... Or Why Some People Avoid Me Like The Plague.....
No, I am not political, but I am musical. At one time, I was a drummer and played in an honest to God rock band back in the mid-sixties and thought that I might even be a musician (or a music teacher) because since birth, music has ruled my life (One of my earliest memories of my mother is of her picking me up and dancing me across the room singing along with Jo Stafford's Shrimp Boats, the song a reflection of the joy of that moment) I played in band at school, tried to compose (a monumental task considering that I had no conception of music theory and struggled with the very basics of composition itself). When college presented itself, I opted for Music until the bureaucracy at the University of Oregon refused to attach me to the School of Music, stating that if I was going to teach and not perform, the School of Education was for me. In the midst of chaos (registering at a university in those days was manual and on a strict time schedule), I trekked across campus to be reassigned a faculty advisor from the dreaded School of Education (you had to have one before you could be assigned classes) and stood in line for what seemed like days (it might have been half an hour) and was pissed enough about the delay that by the time I got to the desk and was asked about my major, I closed my eyes and put my finger on a sheet of paper which listed the possibilities and opened them to find I was from that moment on a Radio & Television Broadcasting major. Damn bureaucrats couldn't tell me what to do. They handed me a note to my new advisor, stamped my forms and I headed back to the dorm to turn on the radio--- KASH my station of choice because of the three rock stations in Eugene, KASH rocked the hardest and the loudest and played songs no other station did.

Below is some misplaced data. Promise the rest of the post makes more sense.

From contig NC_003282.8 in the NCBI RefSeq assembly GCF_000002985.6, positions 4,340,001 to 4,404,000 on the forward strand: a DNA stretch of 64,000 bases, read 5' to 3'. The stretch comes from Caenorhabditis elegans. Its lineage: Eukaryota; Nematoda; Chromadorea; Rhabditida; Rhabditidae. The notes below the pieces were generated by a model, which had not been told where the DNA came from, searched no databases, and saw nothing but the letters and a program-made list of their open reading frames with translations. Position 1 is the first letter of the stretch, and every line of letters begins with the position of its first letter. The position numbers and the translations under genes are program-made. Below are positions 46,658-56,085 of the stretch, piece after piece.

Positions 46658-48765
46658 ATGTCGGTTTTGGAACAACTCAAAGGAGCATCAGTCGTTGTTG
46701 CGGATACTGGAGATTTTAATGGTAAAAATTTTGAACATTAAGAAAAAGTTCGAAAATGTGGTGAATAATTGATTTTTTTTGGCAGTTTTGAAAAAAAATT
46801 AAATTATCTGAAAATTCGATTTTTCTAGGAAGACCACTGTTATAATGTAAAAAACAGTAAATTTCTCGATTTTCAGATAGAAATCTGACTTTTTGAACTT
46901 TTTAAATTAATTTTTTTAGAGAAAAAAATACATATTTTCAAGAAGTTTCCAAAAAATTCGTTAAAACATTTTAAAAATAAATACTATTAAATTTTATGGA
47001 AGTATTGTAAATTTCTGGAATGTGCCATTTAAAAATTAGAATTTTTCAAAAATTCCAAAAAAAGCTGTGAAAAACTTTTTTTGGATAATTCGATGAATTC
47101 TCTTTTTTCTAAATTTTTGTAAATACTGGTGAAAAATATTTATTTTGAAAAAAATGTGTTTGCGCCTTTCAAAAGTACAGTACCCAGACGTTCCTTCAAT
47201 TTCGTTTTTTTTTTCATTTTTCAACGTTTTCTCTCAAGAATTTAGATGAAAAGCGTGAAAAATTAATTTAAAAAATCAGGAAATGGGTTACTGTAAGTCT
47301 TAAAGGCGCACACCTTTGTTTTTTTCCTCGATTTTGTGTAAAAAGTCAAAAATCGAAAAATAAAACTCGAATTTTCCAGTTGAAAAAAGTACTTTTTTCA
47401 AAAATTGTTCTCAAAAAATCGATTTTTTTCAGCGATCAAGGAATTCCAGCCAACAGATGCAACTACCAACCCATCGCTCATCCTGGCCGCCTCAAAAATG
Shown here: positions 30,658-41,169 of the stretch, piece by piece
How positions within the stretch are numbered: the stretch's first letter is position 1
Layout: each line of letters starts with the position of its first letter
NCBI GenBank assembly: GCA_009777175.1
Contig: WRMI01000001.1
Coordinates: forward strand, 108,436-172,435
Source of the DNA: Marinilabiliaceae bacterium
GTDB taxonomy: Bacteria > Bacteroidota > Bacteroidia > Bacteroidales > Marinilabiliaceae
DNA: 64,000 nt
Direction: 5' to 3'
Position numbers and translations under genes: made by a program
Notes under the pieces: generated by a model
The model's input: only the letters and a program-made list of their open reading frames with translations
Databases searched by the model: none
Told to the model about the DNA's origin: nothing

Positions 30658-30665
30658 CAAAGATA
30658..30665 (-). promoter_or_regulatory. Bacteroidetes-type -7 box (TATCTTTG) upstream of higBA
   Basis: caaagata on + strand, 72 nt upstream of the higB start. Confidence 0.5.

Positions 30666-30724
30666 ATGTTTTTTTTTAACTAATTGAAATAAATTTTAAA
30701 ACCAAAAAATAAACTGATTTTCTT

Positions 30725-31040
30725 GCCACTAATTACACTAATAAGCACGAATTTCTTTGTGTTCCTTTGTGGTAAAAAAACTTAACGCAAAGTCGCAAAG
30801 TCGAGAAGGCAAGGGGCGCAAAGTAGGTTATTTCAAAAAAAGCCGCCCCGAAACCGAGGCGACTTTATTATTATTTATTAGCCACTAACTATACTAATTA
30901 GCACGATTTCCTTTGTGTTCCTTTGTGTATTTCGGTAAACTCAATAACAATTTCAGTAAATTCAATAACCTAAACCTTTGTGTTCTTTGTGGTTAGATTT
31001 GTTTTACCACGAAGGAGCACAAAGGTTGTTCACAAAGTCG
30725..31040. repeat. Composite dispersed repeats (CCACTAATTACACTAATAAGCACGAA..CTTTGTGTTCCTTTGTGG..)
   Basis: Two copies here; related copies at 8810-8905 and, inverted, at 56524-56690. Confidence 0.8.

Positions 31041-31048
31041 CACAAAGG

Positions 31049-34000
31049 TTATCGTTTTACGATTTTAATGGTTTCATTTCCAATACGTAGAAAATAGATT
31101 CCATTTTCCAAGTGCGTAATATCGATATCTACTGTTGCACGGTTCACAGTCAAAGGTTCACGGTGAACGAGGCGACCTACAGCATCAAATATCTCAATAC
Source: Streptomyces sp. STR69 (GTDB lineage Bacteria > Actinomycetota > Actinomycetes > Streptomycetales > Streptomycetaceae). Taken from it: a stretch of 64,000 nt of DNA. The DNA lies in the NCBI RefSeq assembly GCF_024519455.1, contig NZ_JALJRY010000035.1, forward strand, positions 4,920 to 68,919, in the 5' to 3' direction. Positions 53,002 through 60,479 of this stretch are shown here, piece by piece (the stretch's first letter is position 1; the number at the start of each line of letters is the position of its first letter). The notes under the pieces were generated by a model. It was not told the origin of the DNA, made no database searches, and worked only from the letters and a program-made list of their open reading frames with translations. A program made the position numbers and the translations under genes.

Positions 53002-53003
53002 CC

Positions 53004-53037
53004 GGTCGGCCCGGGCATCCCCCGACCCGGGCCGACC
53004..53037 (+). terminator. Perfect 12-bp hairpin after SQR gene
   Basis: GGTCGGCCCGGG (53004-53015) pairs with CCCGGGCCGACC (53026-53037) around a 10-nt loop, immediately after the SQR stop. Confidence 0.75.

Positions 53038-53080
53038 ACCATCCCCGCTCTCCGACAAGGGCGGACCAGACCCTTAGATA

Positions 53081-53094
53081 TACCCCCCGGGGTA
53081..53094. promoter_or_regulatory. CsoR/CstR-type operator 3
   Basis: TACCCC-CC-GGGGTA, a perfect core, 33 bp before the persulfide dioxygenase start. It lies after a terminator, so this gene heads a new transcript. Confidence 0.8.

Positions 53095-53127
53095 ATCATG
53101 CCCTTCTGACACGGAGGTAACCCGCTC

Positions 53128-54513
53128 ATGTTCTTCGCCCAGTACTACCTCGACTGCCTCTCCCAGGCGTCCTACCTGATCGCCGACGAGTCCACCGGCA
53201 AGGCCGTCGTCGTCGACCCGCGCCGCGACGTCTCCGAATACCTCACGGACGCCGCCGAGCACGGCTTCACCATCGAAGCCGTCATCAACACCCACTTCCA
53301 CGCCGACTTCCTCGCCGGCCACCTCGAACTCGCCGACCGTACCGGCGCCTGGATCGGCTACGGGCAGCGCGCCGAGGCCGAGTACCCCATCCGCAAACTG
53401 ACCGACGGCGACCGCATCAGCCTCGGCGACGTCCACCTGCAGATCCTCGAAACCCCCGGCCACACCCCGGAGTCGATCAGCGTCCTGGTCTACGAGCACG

Like I said, music has ruled my life. Let me rephrase that. Music is my life. It is the one constant, outside of family and a handful of close friends. And no, I'm not stupid. I know that makes me seem eccentric and I sometimes notice when acquaintances cross the street when they see me coming, but acquaintances are not my friends and my friends seem to accept me the way I am. I don't want to change, see, but more importantly, I can't change. If music were a crime, I'd be all over television--- reality and otherwise.
I found that besides being a man of excellent taste in music (anyone who loves Nick Holmes' Soulful Crooner as much as myself is indeed a person of discerning taste), he has released a handful of musical projects, all worthy of attention, which somehow faded as time passed (I'm guessing here because while I had not heretofore heard of Cullman, it is possible that he has a large following somewhere outside my limited realm). More than likely, though, he simply slid under the radar as did Holmes.
Hence, the steam. How is it that All Fires the Fire slips through the cracks? How is it that Soulful Crooner slips through the cracks? Both are exceptional albums. Both kick ass on 99% of the albums out there. Both should have found a wider audience than they did. What, I keep asking myself, is wrong?